To avoid all the hazels, most meek and mild pupils will bring their own food.  After all, home cooked food is always the best and you can sit anywhere to eat.  There was no rules to say one has to go to the canteen to eat.  One could bring any kind of food, too.  There was no such thing as ‘halal’ or ‘haram’ food.

 Most pupils will also use the interval time to ease themselves.  ACS was and still is, notorious for poor toilet facilities.  At my time, there was only a toilet way behind next to the Horley Hall (hostel for outstation pupils) and it was so far away that one had to run there and back if one wanted to eat as well during the break.  Then, it was so small that not all can use it at once and a long queue would result.  Inside was an open system where all the boys would line up on two sides of the building and pee into a drain that runs the length of the building.  Sporadically, water would sprinkle from a lead pipe that runs about 4 feet from the floor and if you are unlucky, water might splash onto your shoes or pants while you are peeing!  The stench was overwhelming.  If you have to do the ‘big one’ you have to wait even longer for your turn and you wouldn’t want to eat after you have finished.  The flush system would not work so regularly for each user!  So the excreta of the previous user would remain while you add yours and so forth.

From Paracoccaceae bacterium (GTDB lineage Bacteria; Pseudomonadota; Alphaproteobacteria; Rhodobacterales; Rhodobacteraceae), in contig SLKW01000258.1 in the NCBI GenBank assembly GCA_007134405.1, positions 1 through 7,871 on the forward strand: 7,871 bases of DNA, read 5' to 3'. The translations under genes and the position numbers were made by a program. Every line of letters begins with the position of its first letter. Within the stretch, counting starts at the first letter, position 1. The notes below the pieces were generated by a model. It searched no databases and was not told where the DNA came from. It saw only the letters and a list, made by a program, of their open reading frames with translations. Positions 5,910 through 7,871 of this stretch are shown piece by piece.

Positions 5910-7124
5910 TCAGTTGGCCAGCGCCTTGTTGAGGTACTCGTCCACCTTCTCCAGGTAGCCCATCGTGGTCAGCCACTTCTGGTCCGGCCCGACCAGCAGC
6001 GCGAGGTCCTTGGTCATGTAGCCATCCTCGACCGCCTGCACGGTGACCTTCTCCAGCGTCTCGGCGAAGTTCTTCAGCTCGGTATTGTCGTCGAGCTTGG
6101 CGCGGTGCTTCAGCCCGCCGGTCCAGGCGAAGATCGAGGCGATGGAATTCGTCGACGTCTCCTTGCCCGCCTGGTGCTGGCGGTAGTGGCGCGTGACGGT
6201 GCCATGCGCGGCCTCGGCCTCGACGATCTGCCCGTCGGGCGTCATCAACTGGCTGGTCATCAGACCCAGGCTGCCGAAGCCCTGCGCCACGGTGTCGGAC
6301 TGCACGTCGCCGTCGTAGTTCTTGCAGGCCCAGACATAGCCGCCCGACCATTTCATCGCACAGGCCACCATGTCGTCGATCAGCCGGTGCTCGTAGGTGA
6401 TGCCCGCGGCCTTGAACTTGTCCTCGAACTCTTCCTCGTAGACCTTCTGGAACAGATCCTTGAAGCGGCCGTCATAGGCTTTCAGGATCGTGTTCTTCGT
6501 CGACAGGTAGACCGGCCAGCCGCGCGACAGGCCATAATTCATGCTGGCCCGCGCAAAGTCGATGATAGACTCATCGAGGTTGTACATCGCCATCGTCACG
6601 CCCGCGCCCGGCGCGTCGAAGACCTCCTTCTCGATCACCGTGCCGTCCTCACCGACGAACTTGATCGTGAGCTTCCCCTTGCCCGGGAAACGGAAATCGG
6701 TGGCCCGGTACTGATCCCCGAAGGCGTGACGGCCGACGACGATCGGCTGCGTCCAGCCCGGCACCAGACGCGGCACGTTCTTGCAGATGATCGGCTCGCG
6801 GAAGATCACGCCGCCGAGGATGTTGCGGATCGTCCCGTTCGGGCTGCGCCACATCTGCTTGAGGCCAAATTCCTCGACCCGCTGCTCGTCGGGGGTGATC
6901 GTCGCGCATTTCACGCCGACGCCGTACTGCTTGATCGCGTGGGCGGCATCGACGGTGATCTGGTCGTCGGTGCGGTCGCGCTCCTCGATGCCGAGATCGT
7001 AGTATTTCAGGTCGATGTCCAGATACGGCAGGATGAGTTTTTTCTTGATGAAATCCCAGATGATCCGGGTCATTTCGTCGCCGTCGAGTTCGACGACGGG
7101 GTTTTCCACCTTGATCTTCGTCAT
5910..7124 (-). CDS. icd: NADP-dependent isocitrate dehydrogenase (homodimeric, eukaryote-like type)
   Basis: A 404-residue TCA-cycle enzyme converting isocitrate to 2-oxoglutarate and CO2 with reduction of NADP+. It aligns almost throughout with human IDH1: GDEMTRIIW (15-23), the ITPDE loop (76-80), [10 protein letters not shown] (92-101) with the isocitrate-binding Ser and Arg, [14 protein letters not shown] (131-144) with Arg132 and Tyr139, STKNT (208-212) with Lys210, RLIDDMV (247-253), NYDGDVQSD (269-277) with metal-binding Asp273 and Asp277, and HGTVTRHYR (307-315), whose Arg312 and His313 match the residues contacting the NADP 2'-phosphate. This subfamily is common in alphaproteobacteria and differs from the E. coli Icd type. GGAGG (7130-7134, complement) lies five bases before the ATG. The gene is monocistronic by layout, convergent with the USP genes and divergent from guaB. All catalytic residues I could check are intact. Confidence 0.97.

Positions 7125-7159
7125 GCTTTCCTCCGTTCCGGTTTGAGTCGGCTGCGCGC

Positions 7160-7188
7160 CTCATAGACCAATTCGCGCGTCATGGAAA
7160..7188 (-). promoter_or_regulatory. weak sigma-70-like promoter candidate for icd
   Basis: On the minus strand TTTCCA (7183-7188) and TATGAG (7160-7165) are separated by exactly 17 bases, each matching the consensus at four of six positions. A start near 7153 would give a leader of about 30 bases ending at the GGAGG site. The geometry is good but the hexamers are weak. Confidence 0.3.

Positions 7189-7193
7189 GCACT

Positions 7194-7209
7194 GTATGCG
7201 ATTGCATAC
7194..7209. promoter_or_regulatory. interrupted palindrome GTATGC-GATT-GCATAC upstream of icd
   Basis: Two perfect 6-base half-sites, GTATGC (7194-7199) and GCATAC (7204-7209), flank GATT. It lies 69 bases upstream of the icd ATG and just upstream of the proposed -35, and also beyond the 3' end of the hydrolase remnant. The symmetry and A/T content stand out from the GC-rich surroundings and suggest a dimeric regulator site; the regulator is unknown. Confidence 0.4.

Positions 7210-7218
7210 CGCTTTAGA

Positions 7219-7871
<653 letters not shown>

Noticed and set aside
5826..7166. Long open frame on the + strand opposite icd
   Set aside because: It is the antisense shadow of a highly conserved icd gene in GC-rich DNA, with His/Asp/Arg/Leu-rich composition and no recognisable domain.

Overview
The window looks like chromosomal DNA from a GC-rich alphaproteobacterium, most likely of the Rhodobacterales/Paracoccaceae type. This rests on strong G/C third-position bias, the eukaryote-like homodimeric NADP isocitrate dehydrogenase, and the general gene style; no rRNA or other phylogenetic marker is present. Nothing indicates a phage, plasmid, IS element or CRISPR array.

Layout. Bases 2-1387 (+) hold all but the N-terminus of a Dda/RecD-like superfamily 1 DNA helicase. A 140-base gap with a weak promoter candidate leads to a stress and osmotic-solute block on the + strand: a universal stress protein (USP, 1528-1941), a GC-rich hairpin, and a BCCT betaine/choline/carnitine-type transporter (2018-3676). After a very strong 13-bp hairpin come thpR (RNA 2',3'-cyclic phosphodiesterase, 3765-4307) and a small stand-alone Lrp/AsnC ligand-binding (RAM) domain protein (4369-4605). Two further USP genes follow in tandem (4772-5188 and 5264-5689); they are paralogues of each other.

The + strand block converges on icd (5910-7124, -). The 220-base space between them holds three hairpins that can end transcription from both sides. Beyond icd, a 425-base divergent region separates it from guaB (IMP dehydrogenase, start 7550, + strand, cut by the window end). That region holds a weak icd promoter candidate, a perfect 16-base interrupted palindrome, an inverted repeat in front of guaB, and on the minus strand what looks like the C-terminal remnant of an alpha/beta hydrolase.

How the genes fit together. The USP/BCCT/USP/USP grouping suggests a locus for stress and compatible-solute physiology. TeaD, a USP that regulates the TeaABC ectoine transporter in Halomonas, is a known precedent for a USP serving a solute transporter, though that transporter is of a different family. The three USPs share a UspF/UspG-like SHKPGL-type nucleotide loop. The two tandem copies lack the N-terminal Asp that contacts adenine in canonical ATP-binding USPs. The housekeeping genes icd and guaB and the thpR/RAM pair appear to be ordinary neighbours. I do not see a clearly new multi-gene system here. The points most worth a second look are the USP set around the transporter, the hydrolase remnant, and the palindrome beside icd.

Yes, life in the Primary School has lots of interesting events.  These are common, I suppose in all schools during the early Fifties.  We only had a few teachers and they taught us various subjects.  Specialization was not common.  Our class teacher would normally teach us the important subjects like English, Mathematics, Geography and History.  For Art we would have a different teacher as this subject needed talent on the teacher’s part.  During my time, there was this old teacher, Mr. Wong Hean Lin who would remain in his Art Room and we would all move to his room to learn drawing and painting.

 Most of the time he would give us a topic for imaginative composition and we spend about two periods producing something on a large piece of art paper.  We had to bring our own pencils, water colour, brushes and water containers (usually a small glass bottle [Brands Essence of Chicken bottles were the first choice then].  After each lesson we had to wash our brushes, palettes and containers and this would be the time for some bullies or cheeky characters to flick their brushes still wet with colours on someone’s shirt or pants.  Here again a fight would start!

 Serious fights might at times occur.  If such a fight was scheduled, it would usually be arranged for the fighters to meet after school behind the famous gymnasium of ACS Ipoh.  This way out corner of the school was selected because it was secluded and out of the way from the school’s office and Principal’s house.  All those with news of the fight would gather and it would be a real show then.  Very often, it would only be stopped when one of the fighters plea for mercy!  It could be rather bloody at times, being fought with bare fists!